Time Crisis 4
I'm a fan of light gun games and I have killed more than our share of generic bad guys in Time Crisis 4, Ghost Squad, and House of the Dead in the arcade so I was a bit intrigued when the boxed copy of Time Crisis 4 showed up on my doorstep. I realized this would be my chance to finally see the end of the game as I never felt like spending the $4-7 it would take to finish the game in the arcade. I was also interested to see how Namco handled the light gun aspects of the game. After playing through the game and the various other content I have very mixed feelings on the package Namco is putting out.
What I like about Time Crisis 4 is that Namco went all out with the hardware. The GunCon 3 is very solid feeling, has a great trigger feel, and is fairly comfortable to hold for long periods of time. The button placement on the second grip takes some getting used to but I was able to master everything after about ten minutes of game play. There's no rumble support in the gun which is a bit disappointing but somewhat understandable given the form factor and costs of the product.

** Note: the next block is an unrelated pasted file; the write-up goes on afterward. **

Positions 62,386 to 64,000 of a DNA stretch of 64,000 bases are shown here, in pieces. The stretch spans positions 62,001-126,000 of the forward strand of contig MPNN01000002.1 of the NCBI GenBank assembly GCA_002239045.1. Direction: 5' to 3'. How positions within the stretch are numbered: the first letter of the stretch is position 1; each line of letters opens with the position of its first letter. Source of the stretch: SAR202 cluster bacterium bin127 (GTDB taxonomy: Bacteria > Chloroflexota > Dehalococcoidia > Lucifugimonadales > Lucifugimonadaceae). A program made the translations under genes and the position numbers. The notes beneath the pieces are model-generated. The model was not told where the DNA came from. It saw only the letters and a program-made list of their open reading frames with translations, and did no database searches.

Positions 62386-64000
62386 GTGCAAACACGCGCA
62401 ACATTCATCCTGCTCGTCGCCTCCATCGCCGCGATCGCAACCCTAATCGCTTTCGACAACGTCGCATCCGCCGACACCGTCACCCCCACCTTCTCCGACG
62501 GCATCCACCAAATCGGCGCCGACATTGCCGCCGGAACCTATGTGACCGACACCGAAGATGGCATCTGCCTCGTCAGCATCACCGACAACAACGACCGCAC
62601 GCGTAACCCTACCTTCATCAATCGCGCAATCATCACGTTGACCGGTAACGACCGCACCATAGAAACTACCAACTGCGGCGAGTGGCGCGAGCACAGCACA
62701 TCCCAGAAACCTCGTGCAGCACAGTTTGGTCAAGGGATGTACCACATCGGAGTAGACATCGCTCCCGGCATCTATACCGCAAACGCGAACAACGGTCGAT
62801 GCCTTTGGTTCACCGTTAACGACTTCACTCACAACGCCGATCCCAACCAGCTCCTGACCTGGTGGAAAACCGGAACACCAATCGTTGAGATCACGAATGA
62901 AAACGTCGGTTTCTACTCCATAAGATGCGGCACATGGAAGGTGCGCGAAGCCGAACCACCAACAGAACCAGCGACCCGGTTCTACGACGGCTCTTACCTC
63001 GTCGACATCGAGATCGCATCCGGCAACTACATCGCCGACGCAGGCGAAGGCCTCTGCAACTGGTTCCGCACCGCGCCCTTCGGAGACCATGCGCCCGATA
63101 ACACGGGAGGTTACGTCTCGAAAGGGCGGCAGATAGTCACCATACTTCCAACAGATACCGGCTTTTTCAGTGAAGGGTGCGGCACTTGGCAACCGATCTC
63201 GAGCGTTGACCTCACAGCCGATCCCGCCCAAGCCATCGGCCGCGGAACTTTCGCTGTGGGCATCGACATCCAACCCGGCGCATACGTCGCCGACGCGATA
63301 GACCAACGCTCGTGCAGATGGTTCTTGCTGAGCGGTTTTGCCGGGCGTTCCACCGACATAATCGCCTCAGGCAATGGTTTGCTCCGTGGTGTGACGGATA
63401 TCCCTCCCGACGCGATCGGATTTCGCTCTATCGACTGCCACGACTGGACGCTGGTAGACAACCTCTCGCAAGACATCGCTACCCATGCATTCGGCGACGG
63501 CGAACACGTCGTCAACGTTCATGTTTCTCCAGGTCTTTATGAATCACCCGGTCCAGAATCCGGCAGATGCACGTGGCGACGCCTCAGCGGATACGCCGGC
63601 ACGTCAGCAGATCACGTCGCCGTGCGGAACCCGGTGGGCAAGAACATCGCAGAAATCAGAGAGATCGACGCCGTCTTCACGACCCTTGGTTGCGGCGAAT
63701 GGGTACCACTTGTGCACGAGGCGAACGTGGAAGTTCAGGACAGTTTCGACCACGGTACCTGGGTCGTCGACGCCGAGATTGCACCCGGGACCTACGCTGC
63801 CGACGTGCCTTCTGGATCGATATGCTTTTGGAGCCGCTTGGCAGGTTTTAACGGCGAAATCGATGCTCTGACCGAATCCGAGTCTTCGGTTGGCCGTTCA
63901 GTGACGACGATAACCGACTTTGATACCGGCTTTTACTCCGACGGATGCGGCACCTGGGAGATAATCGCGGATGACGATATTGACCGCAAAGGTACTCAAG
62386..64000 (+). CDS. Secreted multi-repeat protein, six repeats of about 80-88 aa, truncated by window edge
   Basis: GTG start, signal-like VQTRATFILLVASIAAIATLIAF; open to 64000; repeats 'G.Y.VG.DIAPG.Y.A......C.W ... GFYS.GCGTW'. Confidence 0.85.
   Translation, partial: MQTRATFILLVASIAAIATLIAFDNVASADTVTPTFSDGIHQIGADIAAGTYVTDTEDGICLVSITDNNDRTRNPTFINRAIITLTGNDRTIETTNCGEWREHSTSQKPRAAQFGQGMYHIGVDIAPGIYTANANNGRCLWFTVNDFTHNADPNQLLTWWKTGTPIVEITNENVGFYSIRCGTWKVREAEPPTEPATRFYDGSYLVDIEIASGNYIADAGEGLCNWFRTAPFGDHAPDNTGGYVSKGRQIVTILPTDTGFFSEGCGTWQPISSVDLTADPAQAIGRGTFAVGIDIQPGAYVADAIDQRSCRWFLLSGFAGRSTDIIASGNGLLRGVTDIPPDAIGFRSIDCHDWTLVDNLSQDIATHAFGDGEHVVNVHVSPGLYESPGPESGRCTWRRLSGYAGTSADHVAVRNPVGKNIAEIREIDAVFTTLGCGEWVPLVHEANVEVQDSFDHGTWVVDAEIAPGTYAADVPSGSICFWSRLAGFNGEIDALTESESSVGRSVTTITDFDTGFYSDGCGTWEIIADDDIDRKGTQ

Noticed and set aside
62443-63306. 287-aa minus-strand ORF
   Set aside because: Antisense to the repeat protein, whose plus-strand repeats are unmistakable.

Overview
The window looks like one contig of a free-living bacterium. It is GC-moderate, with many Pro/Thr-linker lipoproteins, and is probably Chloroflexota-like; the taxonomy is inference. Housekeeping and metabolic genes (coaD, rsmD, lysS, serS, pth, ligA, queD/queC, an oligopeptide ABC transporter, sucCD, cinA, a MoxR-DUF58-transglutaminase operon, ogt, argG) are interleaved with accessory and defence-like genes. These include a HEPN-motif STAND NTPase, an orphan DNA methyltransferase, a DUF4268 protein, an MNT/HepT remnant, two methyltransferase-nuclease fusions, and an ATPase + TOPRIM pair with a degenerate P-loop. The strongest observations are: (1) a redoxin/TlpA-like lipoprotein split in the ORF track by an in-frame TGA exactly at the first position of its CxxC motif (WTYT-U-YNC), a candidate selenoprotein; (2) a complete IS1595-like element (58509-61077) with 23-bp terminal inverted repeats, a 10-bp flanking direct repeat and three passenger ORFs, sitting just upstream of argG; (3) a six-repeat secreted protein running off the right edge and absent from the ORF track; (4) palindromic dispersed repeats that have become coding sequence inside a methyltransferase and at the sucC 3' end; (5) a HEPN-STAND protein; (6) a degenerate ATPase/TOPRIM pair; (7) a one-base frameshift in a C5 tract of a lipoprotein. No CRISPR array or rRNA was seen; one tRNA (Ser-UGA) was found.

The best piece of engineering though is the LED transmitters. Coming up with a solution that will work on every TV is tricky but Namco's solution is simple and elegant. There are two LED transmitters that are attached to L-shaped brackets with a weighted rubber tether attached to the bracket. All you have to is place the LED on the front of the TV and the rubber tether keeps the transmitters flush against the TV. The tethers are long enough to work on old school CRT TV's as well as ultra-thin LED TV's. It took me a minute to figure out exactly how the system worked but once you have them on the TV it's a very good fit.
It's a nice setup but it does assume that your have a TV and that your PS3 is within seven feet of your TV. If you have a projector or your PS3 is a good distance away from your TV you're going to have to be a little creative in how you hook this up. I imagine you could get a USB extender cable for the IR sensors and the Gun Con 3 but that's something to consider if you're looking at the game and have a somewhat exotic setup.